Truncate a large table in Availability Group

Recently, I had to truncate 3 TB table from the availability group. Since truncate deallocates extents, it does not generate as much log compared to delete (logs individual records). However, I wanted to research this as we have synchronous AG and did not want to flood the secondary replicas with too much log.

I came across an article from Paul Randal about this exact issue. Thanks Paul. Link to Paul’s article here

To confirm this, I executed the truncate command on test server ( it does not have AG) and tracked the log backup size. Since, there was no database activity at that time, all the growth should be related to this event. The math worked out very well and it was exactly in the range as mentioned in Paul’s blog. I also read the log backup contents to verify.

So, we executed this task on prod during non-peak hours and secondary replicas were able to catch up without any hiccups.

This article is for future reference. Thanks Paul for the wonderful article. Timing could not have been more right and the math was exact.


Master database in single user mode after restore

Recently I had to restore master database on a SQL instance. One way to restore master database is

  1. Restore the master database as user database on same version of SQL.
  2. Detach the database from the instance.
  3. Copy the files to original instance.
  4. Restart the original instance.

Make sure the logical and physical file names are same as original when the database was restored in step 1.

Anyways, after I did the above steps, I noticed the master database was coming up in “single user” mode on the original instance ( Step 4).

I, eventually, realized that it was due to how I was detaching the database. So, when I was detaching the database, I selected the option to “drop connections” in the UI and SQL accomplishes this by putting the DB in single user mode before it detaches.

That’s the reason why it was coming up in single user mode on the original instance when the files were copied over.

Custom SQL Job Failure Notifications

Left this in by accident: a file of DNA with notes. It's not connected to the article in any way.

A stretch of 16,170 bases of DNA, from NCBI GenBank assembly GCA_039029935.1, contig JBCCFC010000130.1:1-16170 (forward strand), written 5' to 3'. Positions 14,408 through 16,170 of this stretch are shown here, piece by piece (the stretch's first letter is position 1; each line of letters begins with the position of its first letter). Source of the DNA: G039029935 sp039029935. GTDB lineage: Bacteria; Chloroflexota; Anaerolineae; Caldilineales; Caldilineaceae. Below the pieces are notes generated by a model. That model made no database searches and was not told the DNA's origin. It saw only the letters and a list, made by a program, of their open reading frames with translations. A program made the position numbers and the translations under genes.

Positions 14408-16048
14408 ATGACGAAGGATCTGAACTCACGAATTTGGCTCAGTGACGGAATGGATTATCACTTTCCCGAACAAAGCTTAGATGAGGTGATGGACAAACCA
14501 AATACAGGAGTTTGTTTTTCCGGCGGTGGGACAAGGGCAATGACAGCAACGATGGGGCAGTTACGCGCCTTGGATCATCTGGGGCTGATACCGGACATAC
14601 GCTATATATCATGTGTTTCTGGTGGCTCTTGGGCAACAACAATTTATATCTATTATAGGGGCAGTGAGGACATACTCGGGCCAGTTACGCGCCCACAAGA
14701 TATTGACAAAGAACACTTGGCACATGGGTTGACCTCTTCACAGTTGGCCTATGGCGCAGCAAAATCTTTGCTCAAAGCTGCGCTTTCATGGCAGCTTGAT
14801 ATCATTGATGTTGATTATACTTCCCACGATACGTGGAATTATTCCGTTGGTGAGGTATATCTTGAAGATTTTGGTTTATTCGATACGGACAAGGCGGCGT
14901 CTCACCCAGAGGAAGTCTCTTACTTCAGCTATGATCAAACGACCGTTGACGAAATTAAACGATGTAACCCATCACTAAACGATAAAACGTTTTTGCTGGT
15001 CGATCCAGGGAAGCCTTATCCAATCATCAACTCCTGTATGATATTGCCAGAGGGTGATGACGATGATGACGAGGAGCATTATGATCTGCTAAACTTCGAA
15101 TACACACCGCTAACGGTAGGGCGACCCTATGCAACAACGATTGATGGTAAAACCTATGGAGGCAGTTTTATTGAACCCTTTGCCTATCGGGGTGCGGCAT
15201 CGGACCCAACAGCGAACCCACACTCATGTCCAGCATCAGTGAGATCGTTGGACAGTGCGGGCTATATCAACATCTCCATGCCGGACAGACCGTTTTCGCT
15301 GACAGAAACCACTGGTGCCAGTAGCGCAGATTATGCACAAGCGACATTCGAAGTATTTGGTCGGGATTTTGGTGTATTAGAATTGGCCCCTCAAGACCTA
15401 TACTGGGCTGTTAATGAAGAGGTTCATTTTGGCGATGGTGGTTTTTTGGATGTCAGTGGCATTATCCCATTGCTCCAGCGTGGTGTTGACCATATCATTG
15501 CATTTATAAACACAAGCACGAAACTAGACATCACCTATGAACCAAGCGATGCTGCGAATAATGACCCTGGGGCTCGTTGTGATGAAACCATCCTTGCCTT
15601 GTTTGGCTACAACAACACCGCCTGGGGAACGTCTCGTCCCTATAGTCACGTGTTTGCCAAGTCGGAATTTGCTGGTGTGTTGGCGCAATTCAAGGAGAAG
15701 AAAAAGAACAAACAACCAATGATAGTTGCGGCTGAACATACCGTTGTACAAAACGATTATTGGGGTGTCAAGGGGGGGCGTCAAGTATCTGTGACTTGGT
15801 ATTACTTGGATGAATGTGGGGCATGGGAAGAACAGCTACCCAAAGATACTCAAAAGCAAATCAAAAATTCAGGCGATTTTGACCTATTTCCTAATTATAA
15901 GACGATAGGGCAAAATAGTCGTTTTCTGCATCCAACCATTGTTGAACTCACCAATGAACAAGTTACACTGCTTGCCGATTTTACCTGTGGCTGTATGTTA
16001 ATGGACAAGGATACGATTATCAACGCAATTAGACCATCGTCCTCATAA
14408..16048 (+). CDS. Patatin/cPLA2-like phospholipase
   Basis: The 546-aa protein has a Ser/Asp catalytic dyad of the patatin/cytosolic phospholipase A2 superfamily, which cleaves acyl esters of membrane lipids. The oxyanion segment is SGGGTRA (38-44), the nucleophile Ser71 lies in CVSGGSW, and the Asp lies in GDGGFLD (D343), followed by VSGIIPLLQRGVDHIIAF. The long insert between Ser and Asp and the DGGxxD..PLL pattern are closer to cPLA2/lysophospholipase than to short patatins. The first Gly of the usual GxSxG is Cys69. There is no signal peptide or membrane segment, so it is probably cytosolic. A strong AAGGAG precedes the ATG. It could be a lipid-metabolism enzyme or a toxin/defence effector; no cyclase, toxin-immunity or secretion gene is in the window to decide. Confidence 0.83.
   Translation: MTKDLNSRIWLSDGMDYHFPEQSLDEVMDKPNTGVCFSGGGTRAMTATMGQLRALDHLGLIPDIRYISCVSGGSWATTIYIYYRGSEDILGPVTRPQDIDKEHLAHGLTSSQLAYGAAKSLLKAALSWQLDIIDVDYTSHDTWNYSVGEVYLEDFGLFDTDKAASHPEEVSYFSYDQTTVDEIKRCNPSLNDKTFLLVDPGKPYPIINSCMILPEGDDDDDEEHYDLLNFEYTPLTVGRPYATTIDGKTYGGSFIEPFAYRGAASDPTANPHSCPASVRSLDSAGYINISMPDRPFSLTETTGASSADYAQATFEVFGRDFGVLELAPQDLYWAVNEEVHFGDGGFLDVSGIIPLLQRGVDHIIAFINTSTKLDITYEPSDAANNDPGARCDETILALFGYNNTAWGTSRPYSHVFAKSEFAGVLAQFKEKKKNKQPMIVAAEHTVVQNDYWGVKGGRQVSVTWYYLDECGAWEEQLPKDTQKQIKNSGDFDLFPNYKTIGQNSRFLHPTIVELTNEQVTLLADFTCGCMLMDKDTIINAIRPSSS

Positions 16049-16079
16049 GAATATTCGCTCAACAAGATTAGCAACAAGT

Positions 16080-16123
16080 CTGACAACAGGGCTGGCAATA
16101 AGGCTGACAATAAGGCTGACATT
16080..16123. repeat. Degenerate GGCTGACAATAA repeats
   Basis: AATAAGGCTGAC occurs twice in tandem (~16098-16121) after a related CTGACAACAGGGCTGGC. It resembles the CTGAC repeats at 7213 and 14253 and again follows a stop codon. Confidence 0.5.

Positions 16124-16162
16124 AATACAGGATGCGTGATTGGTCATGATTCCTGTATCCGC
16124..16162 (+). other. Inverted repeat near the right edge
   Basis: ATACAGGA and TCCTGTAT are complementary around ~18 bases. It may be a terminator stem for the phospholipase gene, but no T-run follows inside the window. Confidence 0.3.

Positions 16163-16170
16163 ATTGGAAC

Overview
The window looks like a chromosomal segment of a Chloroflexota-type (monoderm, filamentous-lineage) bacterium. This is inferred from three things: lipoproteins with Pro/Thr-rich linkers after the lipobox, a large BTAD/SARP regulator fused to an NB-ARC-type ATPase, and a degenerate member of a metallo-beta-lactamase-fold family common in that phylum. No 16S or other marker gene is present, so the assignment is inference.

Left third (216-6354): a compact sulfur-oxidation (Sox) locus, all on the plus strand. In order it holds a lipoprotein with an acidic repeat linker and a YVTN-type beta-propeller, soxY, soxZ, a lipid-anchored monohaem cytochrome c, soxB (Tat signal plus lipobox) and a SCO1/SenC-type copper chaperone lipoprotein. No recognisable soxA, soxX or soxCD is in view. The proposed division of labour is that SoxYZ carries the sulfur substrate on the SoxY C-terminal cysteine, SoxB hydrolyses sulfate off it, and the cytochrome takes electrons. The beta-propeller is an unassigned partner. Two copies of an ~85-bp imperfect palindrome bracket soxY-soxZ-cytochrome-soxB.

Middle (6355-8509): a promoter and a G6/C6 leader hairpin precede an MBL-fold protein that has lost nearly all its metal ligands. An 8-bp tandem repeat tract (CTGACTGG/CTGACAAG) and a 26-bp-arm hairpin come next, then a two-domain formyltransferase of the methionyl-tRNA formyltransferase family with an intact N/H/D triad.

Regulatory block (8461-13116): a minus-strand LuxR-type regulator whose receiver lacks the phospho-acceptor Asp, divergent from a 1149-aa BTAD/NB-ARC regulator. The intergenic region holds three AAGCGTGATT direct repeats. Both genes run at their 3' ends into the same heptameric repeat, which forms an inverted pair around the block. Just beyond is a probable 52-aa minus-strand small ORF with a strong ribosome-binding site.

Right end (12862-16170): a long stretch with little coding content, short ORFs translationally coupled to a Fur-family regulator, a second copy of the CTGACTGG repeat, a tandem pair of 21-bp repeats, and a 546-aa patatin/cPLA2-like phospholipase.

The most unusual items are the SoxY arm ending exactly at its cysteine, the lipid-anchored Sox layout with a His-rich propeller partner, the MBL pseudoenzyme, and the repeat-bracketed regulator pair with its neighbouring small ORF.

Job failure notifications is a common way to send notification when a SQL job fails. Setting up job notifications is fairly straight forward. However, sometimes there may be a need to do custom logic on when these notifications need to be sent. Since the job history is logged in the msdb database, we can query the tables and build out of the box solutions. One solution I had to do recently was to send notification email only if the job failed 5 successive times.

In order to do this, whenever the job fails, it should execute a step( part of the job) to check the last 4 run’s job final output (step id = 0) and if they all failed, send an email notification.

Below code shows how this can be done.

Declare @JobID uniqueidentifier
SET @jobID = CONVERT(uniqueidentifier,$(ESCAPE_SQUOTE(JOBID)))

IF ( SELECT MAX(run_status)
FROM (SELECT A.run_status
FROM Msdb.dbo.sysjobhistory A 
INNER JOIN Msdb.dbo.sysjobs B ON A. Job_id=b.job_id
WHERE step_id=0 AND B.Job_ID = @jobID

EXEC msdb.dbo.sp_send_dbmail 
    @profile_name = '<<SQLMailProfile>>', 
    @recipients = '', 
    @body = '<<email body>>', 
    @subject = '<<email subject>>' ; 


Registering SPN for SQL Server Service Accounts

When setting up a new SQL Server, one of the important step is to register the SPN of the service account.This registration is not required if the service account is domain administrator or if you give explicit permissions to self register the SPN for the service account. Both options are not wise, so anytime a new SQL Server is set up or service account is changed – we have to manually register the SPN on the domain. This task needs to be done by someone who has domain admin rights.

Registering SPN’s enables kerberos authentication for delegation and for double hop scenarios such as linked server, you can impersonate the actual user other wise you have to specify SQL Account and this can become security loophole in your system.

Below are the steps to enable kerberos delegation:

1. Register SPN for serviceaccount with all possible combinations
SetSPN -A MssqlSvc\ domain\serviceaccount
SetSPN -A MssqlSvc\ComputerA domain\serviceaccount
SetSPN -A MssqlSvc\ domain\serviceaccount
SetSPN -A MssqlSvc\ComputerA:1433 domain\serviceaccount

In case of a clustered instance, specify the Virtual SQL Cluster Name(without the instance name). You have to mention the TCP port the SQL is running on.

2. Enable the service account to trust for delegation. This is a setting in the AD.You can choose either to trust for all delegation or if you want, you can specify which service to delegate.

3. Make sure TCP/IP protocol is enabled and named pipes is disabled.